nep-mfd New Economics Papers
on Microfinance
Issue of 2015‒02‒28
eight papers chosen by
Olivier Dagnelie
Université de Namur

  1. Facilitating Savings for Agriculture: Field Experimental Evidence from Malawi By Lasse Brune ; Xavier Giné ; Jessica Goldberg ; Dean Yang
  2. Short-term impacts of formalization assistance and a bank information session on business registration and access to finance in Malawi By Campos, Francisco ; Goldstein, Markus ; McKenzie, David
  3. Impact of Weather Insurance on Small Scale Farmers: A Natural Experiment By Stephan Dietrich ; Marcela Ibanez
  4. Gender Biases in Bank Lending: Lessons from Microcredit in France By Anastasia Cozarenco ; Ariane Szafarz
  5. Handling the weather : insurance, savings, and credit in West Africa By de Nicola, Francesca
  6. Assessment of the DSWD SEA-K Strategy By Orbeta, Aniceto Jr. C. ; Llanto, Gilberto M. ; Rosellon, Maureen Ane D. ; Ballesteros, Marife M. ; Magtibay, Jasmine E. ; Bolanos, Larraine ; Salazar, Christine
  7. Financial inclusion and its determinants: the case of Argentina By David Tuesta ; Gloria Sorensen ; Adriana Haring ; Noelia Camara
  8. Inclusion financiera y sus determinantes: el caso argentino By David Tuesta ; Gloria Sorensen ; Adriana Haring ; Noelia Camara

  1. By: Lasse Brune ; Xavier Giné ; Jessica Goldberg ; Dean Yang
    Abstract: We implemented a randomized intervention among Malawian farmers aimed at facilitating formal savings for agricultural inputs. Treated farmers were offered the opportunity to have their cash crop harvest proceeds deposited directly into new bank accounts in their own names, while farmers in the control group were paid harvest proceeds in cash (the status quo). The treatment led to higher savings in the months immediately prior to the next agricultural planting season, and raised agricultural input usage in that season. We also find positive treatment effects on subsequent crop sale proceeds and household expenditures. Because the treatment effect on savings was only a small fraction of the treatment effect on the value of agricultural inputs, mechanisms other than alleviation of savings constraints per se are needed to explain the treatment’s impact on input utilization. We discuss other possible mechanisms through which treatment effects may have operated.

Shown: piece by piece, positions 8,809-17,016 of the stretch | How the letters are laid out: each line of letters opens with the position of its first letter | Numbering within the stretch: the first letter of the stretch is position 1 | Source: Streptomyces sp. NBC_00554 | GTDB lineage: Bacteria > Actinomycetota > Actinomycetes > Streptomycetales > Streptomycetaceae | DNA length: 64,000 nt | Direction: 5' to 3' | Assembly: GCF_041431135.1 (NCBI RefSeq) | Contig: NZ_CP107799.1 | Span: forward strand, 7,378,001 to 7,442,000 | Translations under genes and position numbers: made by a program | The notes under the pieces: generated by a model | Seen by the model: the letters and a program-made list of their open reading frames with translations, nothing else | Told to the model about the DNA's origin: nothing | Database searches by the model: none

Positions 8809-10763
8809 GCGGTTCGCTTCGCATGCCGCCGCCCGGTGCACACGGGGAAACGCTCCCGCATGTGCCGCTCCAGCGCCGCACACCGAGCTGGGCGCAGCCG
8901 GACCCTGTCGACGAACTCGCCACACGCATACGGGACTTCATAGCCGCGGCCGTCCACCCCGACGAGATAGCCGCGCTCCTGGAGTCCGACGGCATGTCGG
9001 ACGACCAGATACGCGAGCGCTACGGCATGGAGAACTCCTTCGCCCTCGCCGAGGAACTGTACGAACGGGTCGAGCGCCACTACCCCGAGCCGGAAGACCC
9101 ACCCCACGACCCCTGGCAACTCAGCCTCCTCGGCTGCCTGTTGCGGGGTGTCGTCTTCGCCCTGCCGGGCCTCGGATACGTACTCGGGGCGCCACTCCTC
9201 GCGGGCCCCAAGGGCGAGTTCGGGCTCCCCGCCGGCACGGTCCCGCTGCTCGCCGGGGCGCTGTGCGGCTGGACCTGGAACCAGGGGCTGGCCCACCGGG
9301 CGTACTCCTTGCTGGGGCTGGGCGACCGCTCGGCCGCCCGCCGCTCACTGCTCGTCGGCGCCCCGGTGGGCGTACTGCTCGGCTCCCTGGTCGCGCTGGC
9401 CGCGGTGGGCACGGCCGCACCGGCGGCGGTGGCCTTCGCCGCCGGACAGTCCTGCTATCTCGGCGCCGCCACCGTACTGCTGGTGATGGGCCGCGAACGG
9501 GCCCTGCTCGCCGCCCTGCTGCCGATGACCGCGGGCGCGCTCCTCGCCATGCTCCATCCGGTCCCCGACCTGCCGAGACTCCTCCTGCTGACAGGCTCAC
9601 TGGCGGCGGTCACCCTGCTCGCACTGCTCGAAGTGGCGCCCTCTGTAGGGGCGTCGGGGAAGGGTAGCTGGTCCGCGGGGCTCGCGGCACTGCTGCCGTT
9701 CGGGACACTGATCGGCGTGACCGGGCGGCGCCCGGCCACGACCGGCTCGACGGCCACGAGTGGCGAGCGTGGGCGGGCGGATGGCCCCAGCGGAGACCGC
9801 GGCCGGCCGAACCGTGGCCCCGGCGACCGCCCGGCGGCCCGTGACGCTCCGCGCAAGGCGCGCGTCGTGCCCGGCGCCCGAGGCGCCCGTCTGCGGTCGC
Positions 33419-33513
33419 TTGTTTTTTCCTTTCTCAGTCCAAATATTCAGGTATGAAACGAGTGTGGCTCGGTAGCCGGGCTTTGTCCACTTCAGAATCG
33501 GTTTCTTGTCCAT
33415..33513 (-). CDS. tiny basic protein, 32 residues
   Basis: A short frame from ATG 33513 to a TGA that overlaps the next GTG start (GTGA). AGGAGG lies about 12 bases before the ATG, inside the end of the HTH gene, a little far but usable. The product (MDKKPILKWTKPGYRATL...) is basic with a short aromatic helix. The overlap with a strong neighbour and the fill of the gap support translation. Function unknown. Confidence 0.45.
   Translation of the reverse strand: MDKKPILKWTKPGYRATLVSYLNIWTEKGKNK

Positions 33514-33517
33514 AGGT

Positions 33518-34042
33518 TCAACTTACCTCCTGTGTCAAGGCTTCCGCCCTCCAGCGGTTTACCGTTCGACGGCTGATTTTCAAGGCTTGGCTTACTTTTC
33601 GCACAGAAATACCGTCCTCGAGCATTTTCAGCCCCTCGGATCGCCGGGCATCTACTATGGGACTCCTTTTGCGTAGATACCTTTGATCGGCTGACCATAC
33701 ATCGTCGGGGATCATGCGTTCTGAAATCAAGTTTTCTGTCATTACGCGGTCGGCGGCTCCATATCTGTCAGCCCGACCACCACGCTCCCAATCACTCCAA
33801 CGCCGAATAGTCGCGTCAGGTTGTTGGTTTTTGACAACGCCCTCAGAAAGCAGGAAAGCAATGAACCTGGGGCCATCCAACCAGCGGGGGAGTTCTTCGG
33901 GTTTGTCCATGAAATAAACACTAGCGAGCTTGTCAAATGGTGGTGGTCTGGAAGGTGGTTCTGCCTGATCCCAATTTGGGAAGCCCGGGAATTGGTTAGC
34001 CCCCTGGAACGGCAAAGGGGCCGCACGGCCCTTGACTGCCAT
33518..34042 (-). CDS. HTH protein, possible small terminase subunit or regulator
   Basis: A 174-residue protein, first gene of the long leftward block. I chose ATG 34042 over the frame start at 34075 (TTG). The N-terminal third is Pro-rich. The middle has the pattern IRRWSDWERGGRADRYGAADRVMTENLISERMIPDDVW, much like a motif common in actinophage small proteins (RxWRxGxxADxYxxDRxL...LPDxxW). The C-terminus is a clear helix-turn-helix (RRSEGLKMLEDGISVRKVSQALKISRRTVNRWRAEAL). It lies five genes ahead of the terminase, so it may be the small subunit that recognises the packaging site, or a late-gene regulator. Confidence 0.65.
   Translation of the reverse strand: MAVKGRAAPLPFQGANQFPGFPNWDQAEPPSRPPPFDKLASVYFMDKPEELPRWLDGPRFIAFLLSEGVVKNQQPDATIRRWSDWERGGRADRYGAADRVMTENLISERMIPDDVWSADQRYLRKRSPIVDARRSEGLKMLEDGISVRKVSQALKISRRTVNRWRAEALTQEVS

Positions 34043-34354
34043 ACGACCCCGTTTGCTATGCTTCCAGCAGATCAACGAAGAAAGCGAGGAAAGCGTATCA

JEL: D03 D91 O16 Q14
    Date: 2015–02
  2. By: Campos, Francisco ; Goldstein, Markus ; McKenzie, David
    Abstract: Despite regulatory efforts designed to make it easier for firms to formalize, informality remains extremely high among firms in Sub-Saharan Africa. In most of the region, business registration in a national registry is separate from tax registration. This paper provides initial results from an experiment in Malawi that randomly allocated firms into a control group and three treatment groups: a) a group offered assistance for costless business registration; b) a group offered assistance with costless business registration and (separate) tax registration; and c) a group offered assistance for costless business registration along with an information session at a bank that ended with the offer of business bank accounts. The study finds that all three treatments had extremely large impacts on business registration, with 75 percent of those offered assistance receiving a business registration certificate. The findings offer a cost-effective way of getting firms to formalize in this dimension. However, in common with other studies, information and assistance has a limited impact on tax registration. The paper measures the short-term impacts of formalization on financial access and usage. Business registration alone has no impact for either men or women on bank account usage, savings, or credit. However, the combination of formalization assistance and the bank information session results in significant impacts on having a business bank account, financial practices, savings, and use of complementary financial products.